By Chad Ingram
I don’t remember the first time I went to Highlands Cinemas. It would have been in the 1980s. I would have gone as a kid with my family during a visit to the cottage. It was likely to see a Ghostbusters or Peewee Herman movie, or something of the sort. The memory is fuzzy and inexact and comes in little snapshots, small flashes from a now-long-ago childhood.
I wouldn’t go again until I moved to Haliburton County in my mid-20s. Returning to the theatre, there was still something familiar about it. Probably because the icon that Keith Stata has built on a hillside on the outskirts of Kinmount is so singularly unique, not unlike the man himself.
The theatre had of course grown since I was there as a kid. As was mentioned in a feature on Highlands Cinemas’ 40th anniversary last week, over time, Keith added to the original theatre, creating what is today a five-screen multiplex attached to his home.
Of course, going to the movies in Kinmount is about much more than the movies themselves. It’s about the whole experience. Keith has amassed a gargantuan collection of memorabilia and antiques, from posters to props to film projectors, that form the theatre’s museum. This collection, paying tribute to a century of Hollywood film, coupled with the decor and smell of popcorn, create a vintage atmosphere full of nostalgia. In a world of sterile, corporate cineplexes, Highlands Cinemas is a glimpse of the gilded sheen that was once such a central part of the movie-going experience.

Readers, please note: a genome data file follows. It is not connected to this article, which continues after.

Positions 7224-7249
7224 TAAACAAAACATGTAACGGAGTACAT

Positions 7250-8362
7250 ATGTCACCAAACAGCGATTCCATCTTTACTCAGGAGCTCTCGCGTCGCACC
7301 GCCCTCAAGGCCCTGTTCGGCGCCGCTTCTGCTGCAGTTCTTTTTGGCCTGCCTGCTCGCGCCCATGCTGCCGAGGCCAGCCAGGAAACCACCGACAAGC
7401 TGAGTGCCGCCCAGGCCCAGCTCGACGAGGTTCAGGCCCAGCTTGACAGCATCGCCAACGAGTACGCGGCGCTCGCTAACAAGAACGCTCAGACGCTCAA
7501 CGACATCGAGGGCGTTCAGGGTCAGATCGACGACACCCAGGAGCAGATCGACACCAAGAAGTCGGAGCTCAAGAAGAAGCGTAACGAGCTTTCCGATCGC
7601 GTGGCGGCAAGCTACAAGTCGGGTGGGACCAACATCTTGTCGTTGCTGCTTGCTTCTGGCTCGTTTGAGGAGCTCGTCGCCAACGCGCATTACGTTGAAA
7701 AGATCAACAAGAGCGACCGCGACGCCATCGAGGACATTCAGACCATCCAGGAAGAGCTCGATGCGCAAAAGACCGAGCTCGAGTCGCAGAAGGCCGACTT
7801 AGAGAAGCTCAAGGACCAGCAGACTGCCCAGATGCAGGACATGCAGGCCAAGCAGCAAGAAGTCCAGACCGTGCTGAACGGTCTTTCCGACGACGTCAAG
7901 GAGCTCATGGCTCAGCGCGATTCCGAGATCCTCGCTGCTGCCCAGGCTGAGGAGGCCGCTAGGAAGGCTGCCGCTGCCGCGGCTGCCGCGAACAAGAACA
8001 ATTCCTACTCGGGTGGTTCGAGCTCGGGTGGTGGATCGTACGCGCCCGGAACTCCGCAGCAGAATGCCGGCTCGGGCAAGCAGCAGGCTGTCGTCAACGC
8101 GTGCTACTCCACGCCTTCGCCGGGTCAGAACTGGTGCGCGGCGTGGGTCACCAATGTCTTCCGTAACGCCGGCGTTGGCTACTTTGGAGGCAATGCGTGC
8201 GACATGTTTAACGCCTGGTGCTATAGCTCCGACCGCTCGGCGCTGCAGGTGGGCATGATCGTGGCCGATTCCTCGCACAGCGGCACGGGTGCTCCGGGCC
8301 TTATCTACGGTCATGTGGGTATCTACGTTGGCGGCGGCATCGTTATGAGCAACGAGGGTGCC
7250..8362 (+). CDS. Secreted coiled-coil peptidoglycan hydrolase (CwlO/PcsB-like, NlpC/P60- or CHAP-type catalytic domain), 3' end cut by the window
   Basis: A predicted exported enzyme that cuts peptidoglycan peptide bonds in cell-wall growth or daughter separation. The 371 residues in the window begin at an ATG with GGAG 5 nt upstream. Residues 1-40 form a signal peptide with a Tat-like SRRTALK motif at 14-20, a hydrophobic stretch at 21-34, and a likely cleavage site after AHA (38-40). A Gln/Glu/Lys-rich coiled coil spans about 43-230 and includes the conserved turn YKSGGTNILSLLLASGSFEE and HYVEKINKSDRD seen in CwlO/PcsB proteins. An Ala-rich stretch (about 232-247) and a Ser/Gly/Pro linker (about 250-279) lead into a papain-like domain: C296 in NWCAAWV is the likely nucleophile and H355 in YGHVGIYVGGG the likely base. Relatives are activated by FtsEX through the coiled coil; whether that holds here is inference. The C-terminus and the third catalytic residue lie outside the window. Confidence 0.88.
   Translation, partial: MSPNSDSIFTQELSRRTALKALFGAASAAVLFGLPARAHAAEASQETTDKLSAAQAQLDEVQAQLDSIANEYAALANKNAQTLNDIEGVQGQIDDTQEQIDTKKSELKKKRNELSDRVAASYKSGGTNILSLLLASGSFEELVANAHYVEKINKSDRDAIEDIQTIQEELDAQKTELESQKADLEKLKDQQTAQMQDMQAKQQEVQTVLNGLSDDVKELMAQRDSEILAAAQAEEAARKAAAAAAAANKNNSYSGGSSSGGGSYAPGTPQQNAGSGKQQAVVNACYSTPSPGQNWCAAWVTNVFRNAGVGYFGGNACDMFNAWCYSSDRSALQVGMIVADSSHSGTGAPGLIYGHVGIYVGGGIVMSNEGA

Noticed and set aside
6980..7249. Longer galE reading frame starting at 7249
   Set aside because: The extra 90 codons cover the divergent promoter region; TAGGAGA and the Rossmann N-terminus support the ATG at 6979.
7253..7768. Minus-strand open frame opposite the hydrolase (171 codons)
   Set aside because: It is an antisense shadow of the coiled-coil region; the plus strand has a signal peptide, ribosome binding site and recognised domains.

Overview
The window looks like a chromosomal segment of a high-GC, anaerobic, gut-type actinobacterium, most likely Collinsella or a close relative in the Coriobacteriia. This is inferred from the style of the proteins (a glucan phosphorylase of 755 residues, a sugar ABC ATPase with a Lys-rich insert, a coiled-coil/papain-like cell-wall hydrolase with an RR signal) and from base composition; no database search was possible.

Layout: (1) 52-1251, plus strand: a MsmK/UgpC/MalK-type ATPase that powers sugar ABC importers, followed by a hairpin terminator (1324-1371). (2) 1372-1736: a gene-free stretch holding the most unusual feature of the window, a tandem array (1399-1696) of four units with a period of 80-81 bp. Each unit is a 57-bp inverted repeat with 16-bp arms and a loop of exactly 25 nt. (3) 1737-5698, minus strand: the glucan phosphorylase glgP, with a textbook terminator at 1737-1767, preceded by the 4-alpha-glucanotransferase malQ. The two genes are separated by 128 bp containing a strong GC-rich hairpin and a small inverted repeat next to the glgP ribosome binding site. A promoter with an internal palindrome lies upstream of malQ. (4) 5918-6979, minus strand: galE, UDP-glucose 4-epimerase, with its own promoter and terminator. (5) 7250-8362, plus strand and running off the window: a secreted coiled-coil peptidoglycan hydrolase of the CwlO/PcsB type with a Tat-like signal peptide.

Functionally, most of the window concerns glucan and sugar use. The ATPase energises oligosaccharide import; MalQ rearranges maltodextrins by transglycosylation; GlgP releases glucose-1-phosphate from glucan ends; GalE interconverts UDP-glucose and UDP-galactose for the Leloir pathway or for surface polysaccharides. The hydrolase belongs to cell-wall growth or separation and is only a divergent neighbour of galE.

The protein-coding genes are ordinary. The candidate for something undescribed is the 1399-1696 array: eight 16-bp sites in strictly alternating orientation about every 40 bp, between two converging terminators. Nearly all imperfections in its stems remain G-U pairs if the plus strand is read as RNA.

“When cinemas were first designed,” Stata said in the story, “theatres were really the cathedrals of the motion picture, decorated with gold, marble, velvet. The guy who didn’t have very much could go to this cathedral, this grandeur and watch this flicker on the screen, and hopefully identify with something he saw, and leave with a good memory.”
That essence is still alive in Kinmount, and certainly generations of people over the past 40 years have formed great memories there. While other smaller, independent theatres in places like Minden, Haliburton Village and Fenelon Falls have faded to black, Keith soldiers on.
There was a point a few years ago where the technological evolution of the film industry presented him with a stark choice – spend hundreds of thousands of dollars converting his projectors to digital format, or close. Luckily for us, Keith chose the former, and we can still look forward to that marquee coming alive and those doors opening each spring.
Movies, like books or music or any other form of art, are escapism. That’s their magic. They transport us from what can be the doldrums of daily existence to somewhere else. And that’s where a trip to Highlands Cinemas takes you. You’re no longer on a hillside in a sleepy little town in Ontario cottage country. You are somewhere else.
Congratulations, Keith, on 40 years in business. And thank you for taking us all to the movies.